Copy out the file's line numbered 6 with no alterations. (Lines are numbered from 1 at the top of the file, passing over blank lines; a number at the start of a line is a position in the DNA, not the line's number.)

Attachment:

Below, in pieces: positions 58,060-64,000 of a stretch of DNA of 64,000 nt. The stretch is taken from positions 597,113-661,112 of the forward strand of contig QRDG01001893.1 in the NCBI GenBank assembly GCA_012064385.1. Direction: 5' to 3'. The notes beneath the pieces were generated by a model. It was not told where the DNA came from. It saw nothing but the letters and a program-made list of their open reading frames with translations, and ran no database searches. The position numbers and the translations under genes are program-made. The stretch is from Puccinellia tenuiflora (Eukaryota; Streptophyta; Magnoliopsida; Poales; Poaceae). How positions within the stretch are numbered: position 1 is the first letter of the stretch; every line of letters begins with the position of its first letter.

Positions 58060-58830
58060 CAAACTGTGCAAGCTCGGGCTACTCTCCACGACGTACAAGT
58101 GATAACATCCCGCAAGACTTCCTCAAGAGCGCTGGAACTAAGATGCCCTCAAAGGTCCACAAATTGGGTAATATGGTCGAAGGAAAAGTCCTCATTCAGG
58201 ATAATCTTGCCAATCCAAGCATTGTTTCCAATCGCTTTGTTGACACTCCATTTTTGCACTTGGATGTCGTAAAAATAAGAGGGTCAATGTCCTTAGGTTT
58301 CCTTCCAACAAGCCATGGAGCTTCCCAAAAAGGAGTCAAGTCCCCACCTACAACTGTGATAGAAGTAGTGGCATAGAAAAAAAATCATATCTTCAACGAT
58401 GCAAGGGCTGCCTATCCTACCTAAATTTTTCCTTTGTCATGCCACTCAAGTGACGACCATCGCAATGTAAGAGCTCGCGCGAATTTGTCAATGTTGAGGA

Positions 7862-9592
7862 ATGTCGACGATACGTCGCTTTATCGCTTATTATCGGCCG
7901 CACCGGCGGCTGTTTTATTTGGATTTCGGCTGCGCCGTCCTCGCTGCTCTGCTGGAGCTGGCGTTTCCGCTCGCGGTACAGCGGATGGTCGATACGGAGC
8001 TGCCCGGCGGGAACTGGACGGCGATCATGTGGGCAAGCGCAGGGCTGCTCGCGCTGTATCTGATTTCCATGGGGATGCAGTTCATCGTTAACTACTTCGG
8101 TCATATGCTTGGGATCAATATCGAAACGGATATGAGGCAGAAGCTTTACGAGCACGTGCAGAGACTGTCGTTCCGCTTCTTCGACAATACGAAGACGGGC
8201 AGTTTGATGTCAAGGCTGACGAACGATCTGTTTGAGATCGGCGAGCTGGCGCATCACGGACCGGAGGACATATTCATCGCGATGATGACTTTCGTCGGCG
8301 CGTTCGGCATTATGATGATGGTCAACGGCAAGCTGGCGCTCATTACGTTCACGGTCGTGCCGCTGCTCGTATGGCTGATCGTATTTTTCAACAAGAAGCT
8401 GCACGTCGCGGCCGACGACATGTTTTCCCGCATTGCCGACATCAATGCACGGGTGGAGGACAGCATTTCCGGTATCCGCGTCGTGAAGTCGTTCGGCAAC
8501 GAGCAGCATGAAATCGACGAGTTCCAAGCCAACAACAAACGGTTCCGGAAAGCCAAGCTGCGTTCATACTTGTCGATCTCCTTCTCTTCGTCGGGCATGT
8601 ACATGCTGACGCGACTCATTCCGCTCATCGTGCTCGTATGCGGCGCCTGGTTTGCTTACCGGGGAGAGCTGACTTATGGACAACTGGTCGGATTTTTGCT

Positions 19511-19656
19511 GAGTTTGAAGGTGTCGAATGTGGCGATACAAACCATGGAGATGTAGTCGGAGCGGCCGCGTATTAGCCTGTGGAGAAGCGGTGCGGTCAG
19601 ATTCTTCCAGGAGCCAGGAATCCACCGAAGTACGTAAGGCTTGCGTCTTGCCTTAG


58301 CCTTCCAACAAGCCATGGAGCTTCCCAAAAAGGAGTCAAGTCCCCACCTACAACTGTGATAGAAGTAGTGGCATAGAAAAAAAATCATATCTTCAACGAT